During the summer of 2018 I joined Prof. Chethan Pandarinath’s Systems Neural Engineering Lab at the Wallace H. Coulter Department of Biomedical Engineering at Georgia Tech and Emory University in Atlanta, USA, as a summer research intern. The lab is located at the Emory campus and is working on “understanding how large populations of neurons in the brain perform computations and represent intention” (from I got in contact with Prof. Pandarinath through our program director Prof. Jakob Macke who had collaborated with him before. The lab has both experimental facilities, where they conduct rodent experiments, and large clusters for computational analysis. My work was with the computational side of the group and I was collaborating mostly with one PhD student, Lahiru, and a postdoc, Reza.

One major project of the group is in the exciting field of motor control. The project aims to contribute to an understanding of how the brain, or more specifically primary motor cortex, drives muscles and thereby movement. In a recent study they presented a method called Latent Factor Analysis via Dynamical Systems, short LFADS (Pandarinath et al, Nature Methods 2018), which proved to be an effective way to model the neuronal dynamics underlying computations in motor cortex. During my project I was working on applying this method to muscle activity and was modelling how muscles drive behaviour.

Emory and Georgia Tech provide a vibrant scientific atmosphere with very frequent talks and scientific seminars, often accompanied by free lunches, held by faculty both local and from all over the US. It is remarkable how many exciting talks were hosted solely in the field of Neuroscience. A bit of a disadvantage is that some of them are at Georgia Tech which is on the other side of the city but there are free shuttles connecting the two campuses.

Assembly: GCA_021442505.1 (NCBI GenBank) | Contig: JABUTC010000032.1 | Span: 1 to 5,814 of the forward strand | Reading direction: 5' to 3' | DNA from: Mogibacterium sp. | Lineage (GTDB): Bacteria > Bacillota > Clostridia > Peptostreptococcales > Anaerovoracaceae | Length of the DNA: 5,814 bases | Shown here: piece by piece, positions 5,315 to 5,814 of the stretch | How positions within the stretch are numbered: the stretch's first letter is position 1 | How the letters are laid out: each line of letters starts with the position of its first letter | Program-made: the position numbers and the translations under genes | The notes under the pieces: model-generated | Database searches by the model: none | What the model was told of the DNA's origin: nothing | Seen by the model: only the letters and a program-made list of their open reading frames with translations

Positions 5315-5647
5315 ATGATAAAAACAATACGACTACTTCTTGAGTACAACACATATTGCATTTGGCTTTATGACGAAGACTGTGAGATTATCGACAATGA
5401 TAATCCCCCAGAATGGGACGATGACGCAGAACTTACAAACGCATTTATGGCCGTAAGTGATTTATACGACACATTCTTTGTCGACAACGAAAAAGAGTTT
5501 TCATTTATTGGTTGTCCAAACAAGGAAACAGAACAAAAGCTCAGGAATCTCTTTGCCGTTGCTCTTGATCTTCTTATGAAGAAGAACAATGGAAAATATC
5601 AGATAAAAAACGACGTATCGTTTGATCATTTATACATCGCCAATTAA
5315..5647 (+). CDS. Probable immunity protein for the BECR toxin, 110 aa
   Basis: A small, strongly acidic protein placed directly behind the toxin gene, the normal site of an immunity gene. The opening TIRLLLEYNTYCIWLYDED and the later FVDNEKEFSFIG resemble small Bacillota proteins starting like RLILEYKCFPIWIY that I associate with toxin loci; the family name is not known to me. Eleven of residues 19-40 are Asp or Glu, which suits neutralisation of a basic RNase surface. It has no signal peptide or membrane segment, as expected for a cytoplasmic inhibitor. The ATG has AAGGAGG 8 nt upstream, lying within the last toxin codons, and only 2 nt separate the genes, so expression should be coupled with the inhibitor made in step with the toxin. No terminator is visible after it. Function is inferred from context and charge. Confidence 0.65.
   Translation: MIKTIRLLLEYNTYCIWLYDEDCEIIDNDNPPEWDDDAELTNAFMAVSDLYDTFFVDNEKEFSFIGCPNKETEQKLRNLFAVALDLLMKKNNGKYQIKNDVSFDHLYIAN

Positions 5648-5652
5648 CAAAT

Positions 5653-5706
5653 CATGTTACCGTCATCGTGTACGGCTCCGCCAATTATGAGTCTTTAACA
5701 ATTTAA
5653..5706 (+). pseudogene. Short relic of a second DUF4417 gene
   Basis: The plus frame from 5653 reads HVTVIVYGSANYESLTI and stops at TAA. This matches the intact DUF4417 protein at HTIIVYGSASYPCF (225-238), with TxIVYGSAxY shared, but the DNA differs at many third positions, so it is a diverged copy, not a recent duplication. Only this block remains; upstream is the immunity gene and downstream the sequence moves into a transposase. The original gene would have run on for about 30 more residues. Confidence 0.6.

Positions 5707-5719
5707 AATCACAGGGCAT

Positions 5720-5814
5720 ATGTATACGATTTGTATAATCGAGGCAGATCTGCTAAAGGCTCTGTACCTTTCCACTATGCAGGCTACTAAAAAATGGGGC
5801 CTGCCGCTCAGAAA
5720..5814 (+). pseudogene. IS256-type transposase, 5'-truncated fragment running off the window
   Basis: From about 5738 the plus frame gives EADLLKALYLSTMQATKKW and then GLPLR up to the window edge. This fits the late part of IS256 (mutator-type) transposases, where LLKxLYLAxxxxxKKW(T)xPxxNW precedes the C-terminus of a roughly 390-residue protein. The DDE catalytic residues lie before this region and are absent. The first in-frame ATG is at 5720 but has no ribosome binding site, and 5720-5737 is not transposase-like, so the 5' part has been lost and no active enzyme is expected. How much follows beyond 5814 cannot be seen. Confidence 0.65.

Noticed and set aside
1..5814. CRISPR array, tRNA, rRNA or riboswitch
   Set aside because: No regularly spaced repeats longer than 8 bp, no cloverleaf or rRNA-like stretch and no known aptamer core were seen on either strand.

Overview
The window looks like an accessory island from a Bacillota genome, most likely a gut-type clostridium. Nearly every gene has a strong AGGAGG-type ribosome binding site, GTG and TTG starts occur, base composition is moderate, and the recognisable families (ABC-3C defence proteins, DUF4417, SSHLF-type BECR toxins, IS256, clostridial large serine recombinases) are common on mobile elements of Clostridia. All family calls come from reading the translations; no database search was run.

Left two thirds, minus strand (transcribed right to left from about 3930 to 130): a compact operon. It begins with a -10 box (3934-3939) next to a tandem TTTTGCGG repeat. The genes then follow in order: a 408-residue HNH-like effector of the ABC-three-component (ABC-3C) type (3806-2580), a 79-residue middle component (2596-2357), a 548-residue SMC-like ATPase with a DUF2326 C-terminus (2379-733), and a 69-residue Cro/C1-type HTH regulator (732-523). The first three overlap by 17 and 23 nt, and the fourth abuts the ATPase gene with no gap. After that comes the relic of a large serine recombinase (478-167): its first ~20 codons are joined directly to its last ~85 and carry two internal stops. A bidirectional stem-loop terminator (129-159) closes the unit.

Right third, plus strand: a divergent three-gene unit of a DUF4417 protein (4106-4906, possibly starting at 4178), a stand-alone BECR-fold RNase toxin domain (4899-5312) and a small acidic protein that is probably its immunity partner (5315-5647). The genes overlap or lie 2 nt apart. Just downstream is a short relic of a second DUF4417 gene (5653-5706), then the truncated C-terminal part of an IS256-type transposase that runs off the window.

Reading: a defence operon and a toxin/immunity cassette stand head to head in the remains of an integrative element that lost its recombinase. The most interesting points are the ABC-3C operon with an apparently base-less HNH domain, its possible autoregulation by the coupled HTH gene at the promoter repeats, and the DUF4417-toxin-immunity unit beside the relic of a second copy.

Free shuttles on the Emory campus with School of Medicine in the background

Atlanta is a huge city and it is of great advantage to have a car to get around. In a major redevelopment project, they opened the beltline, a former train line that is now a walkway connecting beautiful markets and Piedmont park. In the evenings and on weekends it is filled with life and folks on electric scooters try to weave their way through the crowds. In the end of my stay in Atlanta, there was a lantern parade along the beltline with more than 70,000 people bringing handmade lanterns or just watching the colourful spectacle. Whenever I needed to escape the bubble of Atlanta, the huge airport was a good starting point to visit Texas, New Orleans, Canada or Boston and thanks to my flatmates who kindly let me borrow their cars, nearby state parks and the Blue Ridge Parkway were within easy reach, too.

Sunset over the Blue Ridge Mountains

I truly enjoyed my time in the US in general and the Systems Neural Engineering Lab in particular. I learned a lot about computational modelling and successful collaboration and it was a pleasure to experience a different culture and meet many openminded people.

Partipating in the lantern parade

I learned to appreciate the enormous diversity of stunning landscapes wherever I looked and are most certain that I will have to come back soon to make use both of the great research community in the US and to explore more of the countries’ beautiful Natural Parks.

Jonas Braun